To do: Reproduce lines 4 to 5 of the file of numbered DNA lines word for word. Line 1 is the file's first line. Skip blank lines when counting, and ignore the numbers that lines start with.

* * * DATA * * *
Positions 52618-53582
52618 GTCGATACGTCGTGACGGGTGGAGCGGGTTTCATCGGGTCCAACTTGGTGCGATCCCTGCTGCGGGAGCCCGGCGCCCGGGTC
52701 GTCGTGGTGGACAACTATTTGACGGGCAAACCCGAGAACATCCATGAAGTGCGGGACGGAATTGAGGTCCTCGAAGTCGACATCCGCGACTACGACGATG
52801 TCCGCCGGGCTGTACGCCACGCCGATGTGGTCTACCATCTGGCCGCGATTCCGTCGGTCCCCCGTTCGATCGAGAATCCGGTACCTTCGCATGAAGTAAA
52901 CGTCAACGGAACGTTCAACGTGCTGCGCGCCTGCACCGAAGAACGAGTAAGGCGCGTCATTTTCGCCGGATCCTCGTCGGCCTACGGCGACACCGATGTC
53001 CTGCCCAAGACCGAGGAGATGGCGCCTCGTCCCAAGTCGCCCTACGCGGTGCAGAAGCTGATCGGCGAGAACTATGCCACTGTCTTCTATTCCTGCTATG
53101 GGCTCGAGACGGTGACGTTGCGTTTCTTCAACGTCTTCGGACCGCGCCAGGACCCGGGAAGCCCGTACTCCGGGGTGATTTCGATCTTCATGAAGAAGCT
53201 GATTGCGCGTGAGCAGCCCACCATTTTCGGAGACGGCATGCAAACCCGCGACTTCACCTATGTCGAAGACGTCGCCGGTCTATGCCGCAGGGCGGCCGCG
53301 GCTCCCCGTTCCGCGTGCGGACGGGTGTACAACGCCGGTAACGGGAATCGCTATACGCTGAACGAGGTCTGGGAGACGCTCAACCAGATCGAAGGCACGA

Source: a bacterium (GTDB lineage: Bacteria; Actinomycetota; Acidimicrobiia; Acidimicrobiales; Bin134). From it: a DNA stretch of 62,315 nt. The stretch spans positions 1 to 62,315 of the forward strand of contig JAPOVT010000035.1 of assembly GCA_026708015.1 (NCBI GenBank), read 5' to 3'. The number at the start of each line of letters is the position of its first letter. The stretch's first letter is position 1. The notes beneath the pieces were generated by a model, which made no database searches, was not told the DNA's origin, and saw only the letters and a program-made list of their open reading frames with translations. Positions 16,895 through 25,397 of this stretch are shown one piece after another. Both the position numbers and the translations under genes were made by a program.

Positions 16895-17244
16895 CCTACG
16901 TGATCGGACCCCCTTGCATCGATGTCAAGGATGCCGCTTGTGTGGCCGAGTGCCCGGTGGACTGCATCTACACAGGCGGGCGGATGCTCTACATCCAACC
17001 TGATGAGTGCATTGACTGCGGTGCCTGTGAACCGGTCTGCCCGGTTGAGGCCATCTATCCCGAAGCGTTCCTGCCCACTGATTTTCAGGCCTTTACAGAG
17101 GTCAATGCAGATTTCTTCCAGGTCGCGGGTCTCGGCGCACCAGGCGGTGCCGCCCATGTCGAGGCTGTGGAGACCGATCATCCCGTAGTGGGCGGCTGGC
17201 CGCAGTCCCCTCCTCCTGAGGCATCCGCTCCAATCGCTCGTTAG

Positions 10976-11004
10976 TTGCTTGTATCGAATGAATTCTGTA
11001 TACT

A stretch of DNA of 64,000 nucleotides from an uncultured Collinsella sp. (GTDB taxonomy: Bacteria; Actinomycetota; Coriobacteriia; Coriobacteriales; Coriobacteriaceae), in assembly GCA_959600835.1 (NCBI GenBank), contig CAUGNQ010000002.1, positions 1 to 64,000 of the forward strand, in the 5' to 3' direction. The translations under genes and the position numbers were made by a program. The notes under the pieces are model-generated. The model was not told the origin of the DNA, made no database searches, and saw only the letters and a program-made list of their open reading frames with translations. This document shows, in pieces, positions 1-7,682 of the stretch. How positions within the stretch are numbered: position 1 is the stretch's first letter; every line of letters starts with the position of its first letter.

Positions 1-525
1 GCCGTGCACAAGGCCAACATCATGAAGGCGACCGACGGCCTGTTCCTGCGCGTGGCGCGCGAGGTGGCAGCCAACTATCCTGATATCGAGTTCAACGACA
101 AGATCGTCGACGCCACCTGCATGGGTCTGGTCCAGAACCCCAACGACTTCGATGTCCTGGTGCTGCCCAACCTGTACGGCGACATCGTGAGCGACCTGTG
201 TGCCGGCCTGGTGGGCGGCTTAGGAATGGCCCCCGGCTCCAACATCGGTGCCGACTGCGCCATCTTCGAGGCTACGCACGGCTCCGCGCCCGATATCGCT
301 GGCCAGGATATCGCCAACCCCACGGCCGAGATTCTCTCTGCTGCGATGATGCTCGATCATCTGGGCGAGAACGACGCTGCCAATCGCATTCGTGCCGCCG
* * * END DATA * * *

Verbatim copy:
52801 TCCGCCGGGCTGTACGCCACGCCGATGTGGTCTACCATCTGGCCGCGATTCCGTCGGTCCCCCGTTCGATCGAGAATCCGGTACCTTCGCATGAAGTAAA
52901 CGTCAACGGAACGTTCAACGTGCTGCGCGCCTGCACCGAAGAACGAGTAAGGCGCGTCATTTTCGCCGGATCCTCGTCGGCCTACGGCGACACCGATGTC